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From Henri Yandell <flame...@gmail.com>
Subject Re: Legal worries... Was: Roller 1.3 release
Date Mon, 07 Nov 2005 20:07:54 GMT
On 11/7/05, Matt Raible <mraible@gmail.com> wrote:
> On 11/7/05, Henri Yandell <flamefew@gmail.com> wrote:
> > On 11/7/05, Allen Gilliland <Allen.T.Gilliland@sun.com> wrote:
> > > Actually, I'm not sure it's important to Sun.  To my knowledge the decision
to move to apache was made by the Roller community and had nothing to do with Sun.
> >
> >
> > While not wanting to end up in a 'he-said, she-said'; I thought the
> > history was that the Roller chose not to join prior to Dave joining
> > Sun, but that Sun pointed out further advantages. One of these being
> > attention to legal issues, and the matter was rethought. I apologise
> > if I've got that wrong though, much of that is probably reading into
> > things being said.
> >
> > I just mailed concerning the issue being over ASF policy now; that
> > policy is most concerned with the rights of downstream users. ie) if a
> > company were to release a commercial version of the project, that the
> > LGPL usage wouldn't torpedo their desire to do so.
>
> I know this is a dead horse, but I feel like beating something today. ;-)

I'll be at ApacheCon, just promise to give me some beer after the beating :)

> http://www.hibernate.org/196.html
>
> <quote>
> Using Hibernate (by importing Hibernate's public interfaces in your
> Java code), and extending Hibernate (by subclassing or implementation
> of an extension interface) is considered by the authors of Hibernate
> to be dynamic linking. Hence our interpretation of the LGPL is that
> the use of the unmodified Hibernate source does not affect the license
> of your application code.
> </quote>
>
> We haven't modified Hibernate at all, so including hibernate3.jar in
> our code does not have a viral nature to it - at least as far as I'm
> concerned.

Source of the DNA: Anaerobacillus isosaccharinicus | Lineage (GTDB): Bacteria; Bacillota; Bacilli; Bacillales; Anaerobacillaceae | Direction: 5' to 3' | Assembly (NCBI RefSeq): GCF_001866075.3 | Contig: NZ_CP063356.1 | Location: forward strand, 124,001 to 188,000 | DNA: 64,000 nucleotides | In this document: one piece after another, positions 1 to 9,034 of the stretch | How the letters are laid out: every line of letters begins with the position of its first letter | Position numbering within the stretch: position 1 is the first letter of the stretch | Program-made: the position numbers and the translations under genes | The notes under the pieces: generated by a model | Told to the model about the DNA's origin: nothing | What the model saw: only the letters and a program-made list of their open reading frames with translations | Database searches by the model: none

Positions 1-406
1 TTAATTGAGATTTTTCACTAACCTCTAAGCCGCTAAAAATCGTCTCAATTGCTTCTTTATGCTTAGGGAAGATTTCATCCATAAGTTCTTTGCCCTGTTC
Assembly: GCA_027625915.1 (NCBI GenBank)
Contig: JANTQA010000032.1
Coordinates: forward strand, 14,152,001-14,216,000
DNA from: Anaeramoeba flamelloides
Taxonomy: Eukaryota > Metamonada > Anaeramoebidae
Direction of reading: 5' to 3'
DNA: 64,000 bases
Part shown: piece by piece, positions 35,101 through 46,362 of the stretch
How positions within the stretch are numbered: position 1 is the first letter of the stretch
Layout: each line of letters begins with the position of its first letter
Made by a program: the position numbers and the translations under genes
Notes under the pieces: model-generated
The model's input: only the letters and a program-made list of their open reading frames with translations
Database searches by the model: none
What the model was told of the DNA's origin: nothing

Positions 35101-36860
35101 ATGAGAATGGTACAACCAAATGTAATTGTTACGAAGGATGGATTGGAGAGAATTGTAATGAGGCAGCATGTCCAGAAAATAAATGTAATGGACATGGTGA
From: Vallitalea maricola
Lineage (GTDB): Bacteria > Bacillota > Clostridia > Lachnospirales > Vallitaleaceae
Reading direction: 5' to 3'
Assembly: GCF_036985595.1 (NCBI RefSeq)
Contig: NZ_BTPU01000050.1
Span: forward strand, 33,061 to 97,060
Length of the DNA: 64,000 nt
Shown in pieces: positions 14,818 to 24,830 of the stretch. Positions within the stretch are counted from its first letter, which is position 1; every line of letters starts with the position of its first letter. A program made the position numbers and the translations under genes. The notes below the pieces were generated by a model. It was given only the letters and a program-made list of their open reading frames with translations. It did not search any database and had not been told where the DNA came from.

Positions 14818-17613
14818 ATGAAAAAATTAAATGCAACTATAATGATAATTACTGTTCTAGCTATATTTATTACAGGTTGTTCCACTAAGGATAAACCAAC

Yep. Kinda. No. My head hurts.

So src/java/roller is fine, not affected by the LGPL licence, however
Roller.zip is affected by the LGPL. The product would not be ASL, but
rather ASL/LGPL. Given that LGPL is stricter on some subjects than ASL
(I'll have to dig into email to list them), this means that
effectively the Roller distribution is more encumbered than a product
from Apache usually is.

Although originally the aim was to get the Hibernate clause recognised
as usable, and we even made a generic lawyer-written version of it,
talking with the FSF allowed Cliff to get to a point where we're all
happy that linkage is not a problem; distribution then reared its
head.

> That being said, if it's just a matter of not being able to include
> JARs in SVN, we could use Maven 2's Ant tasks, and download them
> dynamically before building everything.  I've played with this a bit
> and it seems to work pretty well (though the metadata for Maven's
> transitive dependencies still needs quite a bit of work).

I think an important legal part is user awareness. Or even possibly interaction.

If we had a bit that pops up and says:  "Please click here to download
FOO, by clicking here you are agreeing to the licence in <url to
LGPL>", then I think we can do it. Or we might have to actually show
them the license.

In reality the onus would be on us to match what the community is
doing; ie) how much do James do etc. If that's not enough, the ASF at
large would need to adjust.

Easiest, in the short term, is just to ask people to download jars
from ibiblio urls with a disclaimer that they are accepting the LGPL
license.

> I'd rather pursue fancy installation
> tactics than re-write anything.  Although, we probably could've
> re-wrote everything by now rather than sending all these e-mails. ;-)

The above takes care of the short term problem, and then just leaves
questions of the pressure to not have a required dependency on LGPL
licensed works. ie) pressure to make Hibernate optional.

Hen

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